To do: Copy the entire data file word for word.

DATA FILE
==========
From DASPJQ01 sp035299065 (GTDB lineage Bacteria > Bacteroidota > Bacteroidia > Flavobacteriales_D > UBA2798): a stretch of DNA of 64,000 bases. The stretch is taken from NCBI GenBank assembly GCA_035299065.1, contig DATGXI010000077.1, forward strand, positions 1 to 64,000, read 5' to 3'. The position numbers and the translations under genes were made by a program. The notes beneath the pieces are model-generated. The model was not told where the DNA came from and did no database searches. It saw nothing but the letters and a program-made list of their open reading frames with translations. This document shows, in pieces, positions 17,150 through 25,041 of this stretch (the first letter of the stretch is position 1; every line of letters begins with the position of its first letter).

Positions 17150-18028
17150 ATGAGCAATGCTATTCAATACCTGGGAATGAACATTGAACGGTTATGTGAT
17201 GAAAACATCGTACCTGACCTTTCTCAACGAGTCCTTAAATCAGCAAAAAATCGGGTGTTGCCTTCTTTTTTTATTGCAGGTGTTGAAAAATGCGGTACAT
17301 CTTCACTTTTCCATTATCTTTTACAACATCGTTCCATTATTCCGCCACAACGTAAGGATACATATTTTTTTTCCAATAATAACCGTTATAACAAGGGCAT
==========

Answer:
From DASPJQ01 sp035299065 (GTDB lineage Bacteria > Bacteroidota > Bacteroidia > Flavobacteriales_D > UBA2798): a stretch of DNA of 64,000 bases. The stretch is taken from NCBI GenBank assembly GCA_035299065.1, contig DATGXI010000077.1, forward strand, positions 1 to 64,000, read 5' to 3'. The position numbers and the translations under genes were made by a program. The notes beneath the pieces are model-generated. The model was not told where the DNA came from and did no database searches. It saw nothing but the letters and a program-made list of their open reading frames with translations. This document shows, in pieces, positions 17,150 through 25,041 of this stretch (the first letter of the stretch is position 1; every line of letters begins with the position of its first letter).

Positions 17150-18028
17150 ATGAGCAATGCTATTCAATACCTGGGAATGAACATTGAACGGTTATGTGAT
17201 GAAAACATCGTACCTGACCTTTCTCAACGAGTCCTTAAATCAGCAAAAAATCGGGTGTTGCCTTCTTTTTTTATTGCAGGTGTTGAAAAATGCGGTACAT
17301 CTTCACTTTTCCATTATCTTTTACAACATCGTTCCATTATTCCGCCACAACGTAAGGATACATATTTTTTTTCCAATAATAACCGTTATAACAAGGGCAT